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Chesapeake Sued For Underpaying Royalties in Eagle Ford

Chesapeake Energy Corp., which has faced multiple lawsuits across the country regarding alleged royalty underpayments, now is facing allegations that it cheated landowners in the Eagle Ford Shale of South Texas of more than $9.4 million.

A lawsuit was filed in 343rd District Court in McMullen County by Blackstone Dilworth and related parties accusing Chesapeake of breaching royalty payment contracts for natural gas and oil leases across nearly 16,000 acres and for 85 producing wells [Dilworth v. Chesapeake Operating LLC, et al., No. M-16-0011-CV-C].

Chesapeake is alleged to have paid “insufficient royalties based on contractual pricing and production volumes and violated specific lease terms prohibiting deductions for production costs,” the lawsuit claims. The company also “failed to deposit the full royalty payments into escrow in the event of a dispute,” which could terminate the leases.

“As oil prices fall, we've seen more sensitivity to post-production costs, price selection, volume measurements, and other lease-administration issues,” said plaintiffs’ attorney Daniel Charest of Burns Charest LLP in Dallas. “This case is just one of many that fit the same description. Based on Chesapeake's conduct, my clients are within their rights to terminate these leases, and they're prepared to do just that if necessary."

The court filing indicates that the Oklahoma City-based producer underpaid royalties based on pricing and production volumes. Plaintiffs also claim Chesapeake violated lease terms that prohibited deductions for producing and treating oil and gas to prepare it for sale.

Plaintiffs attorneys argue that Chesapeake did not deposit the full amount of the disputed royalty payments into an escrow account, required in the event a contract dispute. If the contracts were breached, the plaintiffs would be able to terminate the leases with Chesapeake.

The leasehold in question extends across three large South Texas ranches -- the 8,577-acre Dilworth Ranch; 5,754-acre Prince Ranch; and 1,568-acre 76 Ranch.

Plaintiffs’ attorney Daniel Charest successfully represented several parties in a related lawsuit against Chesapeake for underpaying royalties in the Barnett Shale (see Shale Daily, Sept. 9, 2015; March 22, 2013).

Separately, subsidiary Chesapeake Exploration LLC and its joint partners in the Eagle Ford, including units of China’s National Offshore Oil Co. Ltd. (CNOOC), are being sued for breaching contracts that resulted in underpaid royalties on about 30,000 acres.

Houston-based Christian, Smith and Jewell LLP has joined with two other law firms, Fort Worth’s Circelli, Walter & Young pllc and San Antonio’s Langley & Banack Inc. Petitions were filed in McMullen County, as well as in the South Texas counties of Dimmit and La Salle.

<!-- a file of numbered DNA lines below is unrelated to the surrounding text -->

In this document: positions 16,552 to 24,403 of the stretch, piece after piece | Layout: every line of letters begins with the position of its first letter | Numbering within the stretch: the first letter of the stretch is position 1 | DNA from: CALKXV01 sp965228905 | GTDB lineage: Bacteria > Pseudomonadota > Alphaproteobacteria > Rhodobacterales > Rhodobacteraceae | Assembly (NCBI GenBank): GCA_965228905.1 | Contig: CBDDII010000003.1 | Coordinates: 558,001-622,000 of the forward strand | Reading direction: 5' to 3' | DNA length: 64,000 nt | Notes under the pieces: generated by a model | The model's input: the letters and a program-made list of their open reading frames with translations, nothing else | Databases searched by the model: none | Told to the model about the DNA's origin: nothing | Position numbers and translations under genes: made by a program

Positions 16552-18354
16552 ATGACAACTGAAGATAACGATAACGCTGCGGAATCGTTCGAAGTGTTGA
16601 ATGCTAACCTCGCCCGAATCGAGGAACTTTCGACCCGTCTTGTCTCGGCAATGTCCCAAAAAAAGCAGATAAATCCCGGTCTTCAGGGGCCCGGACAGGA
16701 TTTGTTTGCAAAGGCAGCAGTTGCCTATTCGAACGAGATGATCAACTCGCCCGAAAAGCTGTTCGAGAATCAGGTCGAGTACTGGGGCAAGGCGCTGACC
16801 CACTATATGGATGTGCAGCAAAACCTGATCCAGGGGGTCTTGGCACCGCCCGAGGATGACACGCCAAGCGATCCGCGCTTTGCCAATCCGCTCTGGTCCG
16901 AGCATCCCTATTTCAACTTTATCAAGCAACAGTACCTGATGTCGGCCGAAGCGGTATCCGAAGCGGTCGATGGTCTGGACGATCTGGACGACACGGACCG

Besides Chesapeake, defendants include Nexen Energy Holdings USA andsubsidiaries  of CNOOC, which in 2010 bought a one-third stake in Chesapeake’s Eagle Ford position (see Shale Daily, Oct. 12, 2010). CNOOC bought Nexen in 2012 (see Daily GPI, July 24, 2012).

In all three cases, the plaintiffs claim they leased their land to Chesapeake and partners in exchange for an agreed-upon royalty based on a percentage of oil, minerals and natural gas produced.

The petitions allege that for many years the defendants breached the lease agreements several different ways, including “deducting costs from royalty payments in contravention of the terms of the leases, failing to pay royalties that are no less than fair market value of the crude oil, using improper volumes for their royalty calculations and by deducting third-party costs that were never actually incurred to gather, compress, treat, transport, or sell gas from plaintiffs' leases...”

Chesapeake had no comment.

The operator, like many of its onshore peers, has faced hundreds of lawsuits from across the country for allegedly underpaying royalties, including one in Pennsylvania (see Shale Daily, Dec. 10, 2015). Many of the lawsuits regard legacy contracts that were assumed by the producers when the leaseholds were sold.

The Texas Supreme Court earlier this year denied a request for a rehearing by Chesapeake regarding a royalty underpayment case in which a Fort Worth, TX family was awarded at least $1 million in royalties, interest and fees for natural gas wells drilled in the Barnett (see Shale Daily, Feb. 3).

Eight producers, including ExxonMobil Corp.'s XTO Energy Inc., Devon Energy Corp., EOG Resources Inc. and U.S. units of BP plc and Royal Dutch Shell plc, filed a joint amicus brief with the Texas Oil & Gas Association in support of Chesapeake and requested the rehearing (see Shale Daily, Sept. 4, 2015). The group argued that the appeals court decision in favor of the family would have negative consequences for the energy industry. Chesapeake attorneys also argued that the courts had disregarded precedent and "inexplicably ignored the law." 

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